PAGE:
I took up residence in the Toronto airport once. The reasons are a long story and not the one I’m telling. Toronto has two airports. This was the one all in glass. They had a sushi bar that also served coffee. Lattes named after famous novels. I drank from The Awakening twice. Tried The EnglishContinue reading “The story I’m telling”
I am struck by the kind of conversation that takes flight in Laurie Saurborn’s review of Valyntina Grenier’s FEVER DREAM / TAKE HEART. The grounding Saurborn accounts for in Grenier’s image-building. Grenier, also a visual artist, knows how to engage the mind’s eye of the reader–or pull back the curtain and reveal her own. ThereContinue reading “Waterfall Rising”
I was sitting in a NYC bar with Philip F. Clark waiting for a reading of some sort, writing down possible journal names. Wondered if The Night Heron Barks would get us laughed out of the room.
I suspect editors have their own version of that hypothetical, if they could invite any five people for dinner. I think of poets and poems.
I woke early this morning to the news that a certain Republican senator had tweeted last night his intention to vote against witnesses in the impeachment trial. Trying to push down a sense of anger and dismay, I returned to Lisa Rosenberg’s poem which I first read yesterday.
after the left hook of Gustavo Hernandez’ poem title hits you, the right cross of his dedication leaves its mark. You tap play to hear the sure tenor of him read Across the Southwest our Mothers were Sidelined and note that his voice is not angry.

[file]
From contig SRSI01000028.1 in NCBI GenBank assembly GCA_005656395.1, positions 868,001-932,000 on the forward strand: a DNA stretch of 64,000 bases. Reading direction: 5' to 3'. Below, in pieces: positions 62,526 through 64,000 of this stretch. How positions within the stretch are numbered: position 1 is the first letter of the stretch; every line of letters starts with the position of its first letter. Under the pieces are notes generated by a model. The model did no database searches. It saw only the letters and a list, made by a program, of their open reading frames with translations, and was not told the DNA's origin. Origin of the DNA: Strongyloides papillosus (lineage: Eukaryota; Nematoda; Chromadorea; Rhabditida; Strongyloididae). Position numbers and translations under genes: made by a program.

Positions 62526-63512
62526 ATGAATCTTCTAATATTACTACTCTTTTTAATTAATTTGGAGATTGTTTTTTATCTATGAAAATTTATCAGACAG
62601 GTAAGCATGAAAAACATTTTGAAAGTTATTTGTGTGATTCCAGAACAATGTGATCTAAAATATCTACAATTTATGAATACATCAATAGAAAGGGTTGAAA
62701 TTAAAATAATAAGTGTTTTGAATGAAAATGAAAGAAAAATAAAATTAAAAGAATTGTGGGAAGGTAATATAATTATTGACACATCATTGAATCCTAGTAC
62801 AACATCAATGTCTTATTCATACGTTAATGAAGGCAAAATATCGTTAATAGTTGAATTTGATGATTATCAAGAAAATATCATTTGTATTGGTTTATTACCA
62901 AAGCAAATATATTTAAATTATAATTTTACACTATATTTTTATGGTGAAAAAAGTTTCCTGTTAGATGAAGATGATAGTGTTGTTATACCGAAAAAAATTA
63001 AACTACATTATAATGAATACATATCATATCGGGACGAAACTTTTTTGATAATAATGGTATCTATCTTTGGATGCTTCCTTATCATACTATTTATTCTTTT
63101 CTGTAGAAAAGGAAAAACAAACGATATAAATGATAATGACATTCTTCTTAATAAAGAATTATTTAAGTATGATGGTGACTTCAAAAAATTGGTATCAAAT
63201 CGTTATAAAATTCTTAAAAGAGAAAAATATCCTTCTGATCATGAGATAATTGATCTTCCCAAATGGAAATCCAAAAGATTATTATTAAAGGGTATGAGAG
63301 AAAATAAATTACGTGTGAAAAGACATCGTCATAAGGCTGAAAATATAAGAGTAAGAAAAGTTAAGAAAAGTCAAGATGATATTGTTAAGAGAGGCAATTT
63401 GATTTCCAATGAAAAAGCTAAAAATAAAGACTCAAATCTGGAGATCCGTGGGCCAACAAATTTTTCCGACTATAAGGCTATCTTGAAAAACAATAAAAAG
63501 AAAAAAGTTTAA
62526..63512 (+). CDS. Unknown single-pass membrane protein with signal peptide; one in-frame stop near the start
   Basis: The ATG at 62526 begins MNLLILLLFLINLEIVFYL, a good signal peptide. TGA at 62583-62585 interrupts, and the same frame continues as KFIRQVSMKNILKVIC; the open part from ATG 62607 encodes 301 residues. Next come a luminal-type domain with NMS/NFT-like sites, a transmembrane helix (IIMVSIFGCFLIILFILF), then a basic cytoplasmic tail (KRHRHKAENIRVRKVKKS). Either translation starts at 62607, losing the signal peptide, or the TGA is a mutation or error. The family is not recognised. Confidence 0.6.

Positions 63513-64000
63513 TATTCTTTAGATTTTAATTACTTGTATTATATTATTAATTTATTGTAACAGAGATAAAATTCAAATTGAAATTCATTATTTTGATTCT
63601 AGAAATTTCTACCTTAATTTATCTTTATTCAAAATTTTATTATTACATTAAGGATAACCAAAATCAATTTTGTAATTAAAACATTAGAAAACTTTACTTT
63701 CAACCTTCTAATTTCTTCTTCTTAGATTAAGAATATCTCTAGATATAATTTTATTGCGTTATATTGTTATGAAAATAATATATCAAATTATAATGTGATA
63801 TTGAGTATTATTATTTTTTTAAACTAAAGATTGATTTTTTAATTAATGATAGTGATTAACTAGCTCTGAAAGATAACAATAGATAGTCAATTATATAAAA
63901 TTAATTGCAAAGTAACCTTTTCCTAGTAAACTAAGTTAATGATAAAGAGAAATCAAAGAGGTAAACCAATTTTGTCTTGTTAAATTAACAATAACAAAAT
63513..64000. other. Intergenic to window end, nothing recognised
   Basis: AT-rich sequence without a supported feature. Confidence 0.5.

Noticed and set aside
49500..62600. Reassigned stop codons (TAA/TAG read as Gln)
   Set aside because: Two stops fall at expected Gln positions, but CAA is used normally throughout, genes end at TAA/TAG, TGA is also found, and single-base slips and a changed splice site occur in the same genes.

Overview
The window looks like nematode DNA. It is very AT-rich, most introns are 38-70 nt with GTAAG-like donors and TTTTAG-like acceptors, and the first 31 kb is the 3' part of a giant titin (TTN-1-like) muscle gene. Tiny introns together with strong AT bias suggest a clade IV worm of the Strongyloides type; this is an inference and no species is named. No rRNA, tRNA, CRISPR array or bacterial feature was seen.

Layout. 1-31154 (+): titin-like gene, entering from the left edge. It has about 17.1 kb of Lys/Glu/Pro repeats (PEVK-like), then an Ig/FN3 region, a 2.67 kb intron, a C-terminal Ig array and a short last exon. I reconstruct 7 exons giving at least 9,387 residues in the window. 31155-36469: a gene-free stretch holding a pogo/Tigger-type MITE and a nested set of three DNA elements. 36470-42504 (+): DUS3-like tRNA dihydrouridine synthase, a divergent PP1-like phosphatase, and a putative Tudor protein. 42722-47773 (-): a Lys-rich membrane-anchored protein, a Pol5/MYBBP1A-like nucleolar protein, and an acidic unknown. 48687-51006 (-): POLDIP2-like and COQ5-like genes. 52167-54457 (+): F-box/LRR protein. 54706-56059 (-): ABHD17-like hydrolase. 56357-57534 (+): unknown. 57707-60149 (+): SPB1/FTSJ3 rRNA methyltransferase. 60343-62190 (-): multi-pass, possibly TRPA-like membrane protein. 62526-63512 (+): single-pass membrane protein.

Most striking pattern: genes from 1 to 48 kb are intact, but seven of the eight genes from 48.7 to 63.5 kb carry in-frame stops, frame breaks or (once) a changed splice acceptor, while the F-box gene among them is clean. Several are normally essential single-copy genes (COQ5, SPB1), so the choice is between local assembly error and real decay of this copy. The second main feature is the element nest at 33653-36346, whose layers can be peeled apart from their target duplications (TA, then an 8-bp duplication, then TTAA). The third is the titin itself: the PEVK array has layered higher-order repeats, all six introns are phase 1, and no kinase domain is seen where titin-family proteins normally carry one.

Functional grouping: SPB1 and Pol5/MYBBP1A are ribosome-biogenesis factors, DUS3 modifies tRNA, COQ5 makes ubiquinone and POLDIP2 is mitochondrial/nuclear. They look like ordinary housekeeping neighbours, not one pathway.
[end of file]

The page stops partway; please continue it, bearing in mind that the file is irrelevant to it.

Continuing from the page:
In my own work, I am sometimes still crossed up between two tellings or the sense I didn’t say everything I wanted to say.
One of the things that I spoke out loud about two weeks ago was the idea that we would make space for work that needs to be heard now. Carole Bromley has written a poem with quiet heartbreak in it. It made me think about foregrounds and backgrounds. How if we whisper about what isContinue reading “The Timely Poem”
“Men still live who, in their youth, remember pigeons; trees still live who, in their youth, were shaken by a living wind. But a few decades hence only the oaks will remember, and at long last only the hills will know.” — Aldo Leopold, “On a Monument to the Pigeon,” 1947 We will publish theContinue reading “Fieldnotes”
We intend to publish one issue with each season, but would also like to provide space for poets who need to sound now. If you have a poem that is vital, current, pressing, make note of it in your submission subject line and we will try to attend to it in time.